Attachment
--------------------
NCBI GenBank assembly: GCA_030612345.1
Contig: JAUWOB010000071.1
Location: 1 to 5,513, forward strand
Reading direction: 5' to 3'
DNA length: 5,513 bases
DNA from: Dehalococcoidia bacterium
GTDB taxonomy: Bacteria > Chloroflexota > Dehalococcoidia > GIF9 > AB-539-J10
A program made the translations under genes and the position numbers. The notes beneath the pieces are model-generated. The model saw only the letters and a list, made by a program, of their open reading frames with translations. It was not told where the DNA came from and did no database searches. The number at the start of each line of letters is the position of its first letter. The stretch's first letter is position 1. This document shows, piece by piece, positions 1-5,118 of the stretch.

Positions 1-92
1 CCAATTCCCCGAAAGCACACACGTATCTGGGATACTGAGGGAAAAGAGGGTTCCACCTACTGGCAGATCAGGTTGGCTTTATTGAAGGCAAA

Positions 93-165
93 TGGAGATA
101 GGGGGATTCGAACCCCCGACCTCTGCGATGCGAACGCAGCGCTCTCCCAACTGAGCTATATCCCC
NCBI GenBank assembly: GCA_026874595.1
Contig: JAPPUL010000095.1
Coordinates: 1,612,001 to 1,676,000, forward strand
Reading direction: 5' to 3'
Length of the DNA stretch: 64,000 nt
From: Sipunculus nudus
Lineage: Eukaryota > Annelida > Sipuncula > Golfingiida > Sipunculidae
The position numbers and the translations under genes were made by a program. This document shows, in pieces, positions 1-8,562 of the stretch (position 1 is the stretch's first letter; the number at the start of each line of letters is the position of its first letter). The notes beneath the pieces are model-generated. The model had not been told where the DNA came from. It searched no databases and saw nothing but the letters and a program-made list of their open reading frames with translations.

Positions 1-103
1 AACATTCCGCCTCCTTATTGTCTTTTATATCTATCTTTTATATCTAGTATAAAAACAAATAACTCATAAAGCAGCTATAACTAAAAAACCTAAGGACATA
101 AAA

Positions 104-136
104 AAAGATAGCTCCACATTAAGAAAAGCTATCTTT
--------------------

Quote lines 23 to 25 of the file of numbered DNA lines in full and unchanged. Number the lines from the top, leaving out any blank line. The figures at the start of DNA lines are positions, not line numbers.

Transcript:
1 AACATTCCGCCTCCTTATTGTCTTTTATATCTATCTTTTATATCTAGTATAAAAACAAATAACTCATAAAGCAGCTATAACTAAAAAACCTAAGGACATA
101 AAA

Positions 104-136